Using a Codicil                                                                                

A codicil is a relatively straightforward document that requires signing and witnessing in the same way as a will. It allows you to make amendments to an existing will document rather than completely re-writing it.

There are no rules stating what you can change using a codicil. It can be anything from a single word or phrase, to many different sections. 

But it is a good idea to only use a codicil for very small change, as they can make sorting out your affairs more complex when you die. 

You don’t need to use the same witnesses as you used in your original will, but a codicil needs to be signed and witnessed as well.

Do not use someone as a witness if they or their partner/spouse benefits from a gift in the codicil document. This will make the gift invalid.

Things to note:

  • Adding a codicil is usually cheaper than writing a new will if you’re using a will writing service or lawyer.
  • The codicil document must be kept with your original will as they can get lost and raise questions about the existing will.
  • If you are changing numerous parts of your will, it’s better to write a new one.

What Is A Codicil?

This is a simple document utilized in order to make amendments to a current will. A codicil exists in order to ensure that a will is not redone completely in the event that it needs to be updated. It does however, need to be signed by the creator and witness (though you can used different witnesses) just like a will does.

A codicil allows for the creator to amend anything in the existing will from a word in the will, the name of a beneficiary to an entire portion of the will. It is however strongly advised that a codicil be utilized for minor changes in order to ensure that managing your estate after your passing away is easy.

How does a codicil work?

It works by altering the contents of a will. Separate from a last will and testament, a codicil can only come into effect when attached to the will that it serves to alter.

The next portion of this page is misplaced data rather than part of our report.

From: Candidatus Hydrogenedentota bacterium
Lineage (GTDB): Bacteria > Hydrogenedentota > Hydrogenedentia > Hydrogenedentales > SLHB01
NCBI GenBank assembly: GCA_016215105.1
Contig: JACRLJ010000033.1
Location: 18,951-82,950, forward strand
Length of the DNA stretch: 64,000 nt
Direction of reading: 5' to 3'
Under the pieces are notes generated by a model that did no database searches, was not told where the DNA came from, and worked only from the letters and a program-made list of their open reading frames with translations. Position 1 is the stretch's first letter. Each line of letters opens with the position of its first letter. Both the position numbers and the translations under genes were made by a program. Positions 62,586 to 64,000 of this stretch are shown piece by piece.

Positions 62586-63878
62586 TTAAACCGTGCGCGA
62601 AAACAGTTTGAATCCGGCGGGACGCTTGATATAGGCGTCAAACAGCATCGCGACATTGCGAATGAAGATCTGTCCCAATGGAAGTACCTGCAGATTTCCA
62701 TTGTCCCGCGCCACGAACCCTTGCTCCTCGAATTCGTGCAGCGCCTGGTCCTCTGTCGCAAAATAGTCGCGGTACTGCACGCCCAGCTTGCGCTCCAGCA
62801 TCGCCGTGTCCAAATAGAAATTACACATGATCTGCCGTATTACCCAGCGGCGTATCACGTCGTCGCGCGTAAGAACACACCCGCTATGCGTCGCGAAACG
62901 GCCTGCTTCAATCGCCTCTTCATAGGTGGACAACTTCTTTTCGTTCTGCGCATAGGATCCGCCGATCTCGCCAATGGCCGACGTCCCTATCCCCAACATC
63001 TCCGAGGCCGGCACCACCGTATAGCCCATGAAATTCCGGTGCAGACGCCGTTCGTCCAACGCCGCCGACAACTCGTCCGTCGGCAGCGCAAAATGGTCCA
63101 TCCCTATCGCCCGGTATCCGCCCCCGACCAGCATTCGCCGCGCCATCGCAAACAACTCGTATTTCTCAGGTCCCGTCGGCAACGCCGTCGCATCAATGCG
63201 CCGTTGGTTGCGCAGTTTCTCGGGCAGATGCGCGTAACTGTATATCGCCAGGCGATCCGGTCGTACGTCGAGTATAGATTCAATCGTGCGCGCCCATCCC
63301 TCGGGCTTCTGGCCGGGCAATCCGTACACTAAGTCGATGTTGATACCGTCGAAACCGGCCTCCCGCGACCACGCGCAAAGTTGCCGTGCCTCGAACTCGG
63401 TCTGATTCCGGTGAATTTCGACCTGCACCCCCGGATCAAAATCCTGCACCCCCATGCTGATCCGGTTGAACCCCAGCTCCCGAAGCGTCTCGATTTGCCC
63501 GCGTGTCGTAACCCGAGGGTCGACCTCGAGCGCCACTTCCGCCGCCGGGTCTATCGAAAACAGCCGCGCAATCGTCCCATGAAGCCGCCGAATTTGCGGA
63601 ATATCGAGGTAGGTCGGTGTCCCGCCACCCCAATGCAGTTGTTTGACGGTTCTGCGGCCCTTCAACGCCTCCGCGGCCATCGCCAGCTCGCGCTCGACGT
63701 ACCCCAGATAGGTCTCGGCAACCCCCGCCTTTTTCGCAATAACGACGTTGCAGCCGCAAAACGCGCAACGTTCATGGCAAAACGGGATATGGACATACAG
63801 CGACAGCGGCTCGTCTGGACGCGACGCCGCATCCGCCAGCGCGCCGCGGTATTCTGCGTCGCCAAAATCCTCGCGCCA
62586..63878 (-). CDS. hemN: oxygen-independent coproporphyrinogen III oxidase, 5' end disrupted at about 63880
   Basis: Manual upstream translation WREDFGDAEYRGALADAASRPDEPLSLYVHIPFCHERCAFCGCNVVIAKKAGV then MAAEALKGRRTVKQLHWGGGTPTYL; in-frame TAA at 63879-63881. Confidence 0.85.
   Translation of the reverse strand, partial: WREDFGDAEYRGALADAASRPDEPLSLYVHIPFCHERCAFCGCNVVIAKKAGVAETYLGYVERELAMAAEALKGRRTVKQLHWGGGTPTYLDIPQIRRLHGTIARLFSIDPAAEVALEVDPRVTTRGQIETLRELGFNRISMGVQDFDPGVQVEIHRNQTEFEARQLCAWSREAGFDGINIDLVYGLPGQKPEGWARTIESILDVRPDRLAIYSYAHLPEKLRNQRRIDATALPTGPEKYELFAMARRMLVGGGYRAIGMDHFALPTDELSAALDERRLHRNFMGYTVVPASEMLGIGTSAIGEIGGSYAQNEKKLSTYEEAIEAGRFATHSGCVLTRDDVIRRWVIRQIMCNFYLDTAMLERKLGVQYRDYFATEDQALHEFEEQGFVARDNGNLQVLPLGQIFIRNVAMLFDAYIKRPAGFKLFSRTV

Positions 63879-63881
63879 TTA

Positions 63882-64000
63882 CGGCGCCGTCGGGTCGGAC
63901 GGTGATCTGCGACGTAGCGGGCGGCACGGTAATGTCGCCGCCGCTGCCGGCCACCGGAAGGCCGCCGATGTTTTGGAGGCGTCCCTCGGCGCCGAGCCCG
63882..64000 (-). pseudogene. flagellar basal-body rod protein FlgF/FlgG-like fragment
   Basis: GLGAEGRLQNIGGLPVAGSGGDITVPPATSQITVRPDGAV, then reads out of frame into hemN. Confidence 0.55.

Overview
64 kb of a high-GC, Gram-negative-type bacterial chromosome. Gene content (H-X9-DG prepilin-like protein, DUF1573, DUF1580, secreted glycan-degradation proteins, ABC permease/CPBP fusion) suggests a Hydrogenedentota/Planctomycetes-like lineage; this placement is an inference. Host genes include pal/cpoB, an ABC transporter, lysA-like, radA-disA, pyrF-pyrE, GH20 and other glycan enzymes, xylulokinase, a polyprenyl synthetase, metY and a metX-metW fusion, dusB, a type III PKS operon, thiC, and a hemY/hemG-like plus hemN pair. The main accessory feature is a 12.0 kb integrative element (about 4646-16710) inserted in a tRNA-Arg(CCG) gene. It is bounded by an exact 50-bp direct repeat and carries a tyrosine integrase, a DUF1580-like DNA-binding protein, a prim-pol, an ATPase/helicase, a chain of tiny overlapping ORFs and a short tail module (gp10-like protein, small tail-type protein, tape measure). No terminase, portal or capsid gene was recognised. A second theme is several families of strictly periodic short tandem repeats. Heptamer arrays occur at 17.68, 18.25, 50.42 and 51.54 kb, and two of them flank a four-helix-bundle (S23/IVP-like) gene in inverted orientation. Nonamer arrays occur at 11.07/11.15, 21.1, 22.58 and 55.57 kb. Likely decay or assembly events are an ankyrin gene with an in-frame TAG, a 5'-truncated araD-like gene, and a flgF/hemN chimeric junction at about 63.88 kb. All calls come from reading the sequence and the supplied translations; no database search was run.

The core elements of a will

A last will and testament is a set of final wishes dictated by a deceased person during the time that he/she was alive. The said wishes are what a person desires to happen to his/her offspring and belongings that they leave behind. This same document also outlines the one who will become the executor of the deceased person’s property. There are a number of requirements that a testator (will creator) needs to adhere to such as furnishing it with his/her signature, that of witnesses as well as having it notarized (where required). It is only after the death of a testator that a will can come into use and executed through a probate court of that particular area.

Attaching a codicil to your will

A codicil can only be used by the testator after a will has been created for the purpose of altering the contents of the will. Upon the death of the testator, a codicil attached to a will needs to be used in the same manner with which a will can be used and only after it has been submitted to the local probate court.

The other way of altering a will is to draft a new one altogether. Given modern technological conveniences, this option may prove the better option when compared to a codicil since codicils are out-dated. The pros and cons of each method will be dealt with in detail below.

Example of a codicil

If Andrew drafts a will leaving his belongings to his wife Mary, he may nominate Willow, Mary’s sister as a contingent beneficiary can be listed by Andrew in his will as an alternative if Mary dies before Andrew does. Should Andrew have a change of heart and decide that his brother Benjamin be the contingent beneficiary instead on Willow, he would need to make that alteration in the will. This is where a codicil comes in. It will state that Benjamin will become the contingent beneficiary and no longer Willow.